We are here to encourage the development of gifted young singers and to stimulate the growth of New York City's invaluable chamber opera companies. But we will not neglect the Metropolitan Opera either. Get ready for bouquets and brickbats.

Sunday, April 28, 2024


 Myra Huang and Fleur Barron

Our happiest moments come from witnessing the growth of young artists that we admired as students. Often their career development takes them far from New York City and there is a considerable interlude during which we lose track of them. Such was the case with the truly gifted mezzo-soprano Fleur Barron. It has been at least ten years since we heard her sing in a master class at Manhattan School of Music, led by Martina Arroyo and Maestro Jorge Parodi.

Ms. Barron sang a duet from one of our favorite zarzuelas --Luisa Fernanda, and Mo. Parodi gave her a few pointers in Spanish diction. What we noticed about this lovely Singaporean-British mezzo-soprano was the expressiveness found in her face as well as her voice. We are happy to report that she continues to make excellent use of these assets and created a recital last night at the 92nd Street Y that impressed us with its directness and connection with the audience.

Buttenweiser Hall was the perfectly sized venue for a recital of this nature, and one can see from the photo above that the artist dressed in stylish informality that served to amplify the accessible nature of her performance. What made this important was that she took the audience on a journey "home" with many songs that were difficult in nature.

However, let us begin with the most accessible, Modest Mussorgsky's Nursery Songs. They were composed in two cycles between 1868 and 1872. The first cycle In the Nursery comprises five songs, of which we heard four. The second cycle At the Dacha comprises four songs, of which we heard one. Sadly the last two songs have been lost. We hope some day they will show up somewhere because these songs are touchingly effective at limning the qualities of childhood.

They also offer major opportunities for the singer to assume various roles and adopt several moods-- the insistence upon storytelling,  the enthusiasm for physical activity, the evasion of responsibility for accidents, the tenderness toward dolls, and the gravity of bedtime prayers. We always love hearing this cycle but never have we heard the songs performed with such dramatic effectiveness. Ms. Barron easily adopted the persona of the child in its various moods and also that of the nurse and mother. The expressiveness of her voice was matched by the expressiveness of her face. This, for us, was the highlight of the recital.

We also enjoyed the songs of Charles Trenet, affirming our opinion that, sung without amplification, cabaret songs are raised to the level of "art song". If Steven Blier has not yet discovered this treasure trove, he probably will in the future! In "Si vous aimiez", the composer/lyricist fancies himself unique because he experiences deeper joy and suffering than "the other" does. In "Boum!" the lyrics are full of onomatopoeticisms and reminded us of a German cabaret song in which the heart beats to a "boum"-- the title of which we cannot recall. If you, Dear Reader, know the one we are thinking of, please leave a comment below.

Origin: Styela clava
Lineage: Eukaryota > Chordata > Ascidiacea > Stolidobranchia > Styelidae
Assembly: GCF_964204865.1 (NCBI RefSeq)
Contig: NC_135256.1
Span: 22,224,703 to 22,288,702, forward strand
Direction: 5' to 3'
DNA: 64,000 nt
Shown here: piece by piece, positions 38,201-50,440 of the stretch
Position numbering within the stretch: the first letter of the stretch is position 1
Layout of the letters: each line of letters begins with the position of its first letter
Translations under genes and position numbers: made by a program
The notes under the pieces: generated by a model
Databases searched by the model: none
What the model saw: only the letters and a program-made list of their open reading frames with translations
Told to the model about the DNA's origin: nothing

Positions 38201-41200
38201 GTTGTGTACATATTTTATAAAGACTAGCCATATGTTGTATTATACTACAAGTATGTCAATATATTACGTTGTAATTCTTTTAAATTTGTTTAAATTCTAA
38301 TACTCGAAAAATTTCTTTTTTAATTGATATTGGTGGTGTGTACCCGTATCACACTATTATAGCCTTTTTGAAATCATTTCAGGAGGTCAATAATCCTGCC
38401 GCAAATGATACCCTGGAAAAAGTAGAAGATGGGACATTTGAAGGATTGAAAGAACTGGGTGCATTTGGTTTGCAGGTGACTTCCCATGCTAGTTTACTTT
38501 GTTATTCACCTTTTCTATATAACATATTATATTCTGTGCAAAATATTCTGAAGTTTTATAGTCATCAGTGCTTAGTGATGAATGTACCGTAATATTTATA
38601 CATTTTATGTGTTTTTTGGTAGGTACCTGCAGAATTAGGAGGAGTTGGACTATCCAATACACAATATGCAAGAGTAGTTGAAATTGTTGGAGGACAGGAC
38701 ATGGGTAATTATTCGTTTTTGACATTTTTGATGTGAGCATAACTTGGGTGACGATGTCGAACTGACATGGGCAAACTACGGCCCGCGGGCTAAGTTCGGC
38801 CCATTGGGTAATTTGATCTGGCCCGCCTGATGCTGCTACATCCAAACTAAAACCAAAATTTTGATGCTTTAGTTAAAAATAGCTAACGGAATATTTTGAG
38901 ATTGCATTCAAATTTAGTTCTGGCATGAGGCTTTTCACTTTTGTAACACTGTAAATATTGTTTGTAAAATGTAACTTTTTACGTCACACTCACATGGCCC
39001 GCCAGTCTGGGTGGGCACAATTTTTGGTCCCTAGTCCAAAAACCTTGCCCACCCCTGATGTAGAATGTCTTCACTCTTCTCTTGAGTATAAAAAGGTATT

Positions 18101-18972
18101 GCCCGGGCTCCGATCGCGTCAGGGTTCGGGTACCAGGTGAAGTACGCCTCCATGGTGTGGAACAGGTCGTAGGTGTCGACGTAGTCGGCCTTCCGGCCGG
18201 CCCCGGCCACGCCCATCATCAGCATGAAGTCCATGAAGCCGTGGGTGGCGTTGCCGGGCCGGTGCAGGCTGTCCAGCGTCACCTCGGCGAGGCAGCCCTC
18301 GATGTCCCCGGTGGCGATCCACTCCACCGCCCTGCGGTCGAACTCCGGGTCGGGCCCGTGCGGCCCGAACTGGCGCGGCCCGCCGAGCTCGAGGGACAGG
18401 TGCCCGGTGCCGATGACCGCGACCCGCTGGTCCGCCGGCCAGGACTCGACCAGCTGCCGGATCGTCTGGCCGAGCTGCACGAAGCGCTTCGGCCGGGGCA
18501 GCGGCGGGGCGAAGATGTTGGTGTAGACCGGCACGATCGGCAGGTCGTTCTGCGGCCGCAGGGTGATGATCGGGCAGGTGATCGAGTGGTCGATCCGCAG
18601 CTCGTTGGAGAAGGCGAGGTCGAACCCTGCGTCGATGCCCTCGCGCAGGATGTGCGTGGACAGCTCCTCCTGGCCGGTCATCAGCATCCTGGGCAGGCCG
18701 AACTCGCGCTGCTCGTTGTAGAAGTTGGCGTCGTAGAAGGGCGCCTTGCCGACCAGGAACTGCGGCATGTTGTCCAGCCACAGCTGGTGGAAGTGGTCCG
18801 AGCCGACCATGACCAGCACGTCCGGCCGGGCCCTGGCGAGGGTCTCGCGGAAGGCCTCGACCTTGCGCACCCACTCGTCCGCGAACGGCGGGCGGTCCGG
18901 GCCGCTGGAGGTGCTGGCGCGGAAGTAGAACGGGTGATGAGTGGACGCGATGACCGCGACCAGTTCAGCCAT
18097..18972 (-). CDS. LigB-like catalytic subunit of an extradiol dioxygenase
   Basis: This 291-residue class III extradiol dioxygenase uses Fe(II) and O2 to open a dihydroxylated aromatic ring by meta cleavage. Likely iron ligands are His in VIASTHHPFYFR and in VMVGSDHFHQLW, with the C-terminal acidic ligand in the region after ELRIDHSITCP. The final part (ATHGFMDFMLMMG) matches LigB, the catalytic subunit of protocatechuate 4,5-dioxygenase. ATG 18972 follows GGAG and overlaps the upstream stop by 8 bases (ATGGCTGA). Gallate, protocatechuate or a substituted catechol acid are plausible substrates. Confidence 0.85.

Although contemporary music is not our favorite, we found much to like about Huang Ruo's "Fisherman's Sonnet" which began with rippling effects in the piano and featured expressive dynamic variation.  The piano wa similarly interesting in Chen Yi's "Know You How Many Petals Falling". We love the sound of Mandarin, which is musical even when spoken. The gentle folksong "Northeast Lullaby" was particularly lovely and involved a humming passage. 

Alex Ho's post modern piece "Four miniatures for our littler selves" involved what seemed to be a prepared piano with Ms. Barron sticking her head underneath the raised lid and making odd sounds. Fortunately she prepared the audience beforehand. We found it an original curiosity of limited artistic value.

However, this reminds us to mention Ms. Barron's incredible audience rapport, enhanced by a conversational naturalism. We were less impressed by the audience who, sheeplike, followed the lead of an individual who found it necessary to applaud at inopportune times. Audiences should learn to watch the body language of the singer which generally indicates a stopping point. Otherwise, the mood is broken and the beginning of the next song is obliterated.

We would also like to applaud the excellent collaborative work of Myra Huang. How interesting that we wrote about her also about ten years ago when she accompanied Susana Phillips at a George London Foundation recital at The Morgan Library. We still recall her performance of the "Meditation" from Massenet's Thaïs, in duet with a violin. We have always admired her consummate collaborative skills. Her career has taken off as successfully as Ms. Barron's and she is now part of the Lindemann Program and is also on the Collaborative Piano faculty at Manhattan School of Music.

There were other riches on this very personal program, including a pair of songs by Brahms to texts by Klaus Groth about homesickness, which set the tone for this program about "home". One might speculate on the meaning of this subject to an artist who sings all over the world. We have often wondered if they get homesick!

© meche kroop

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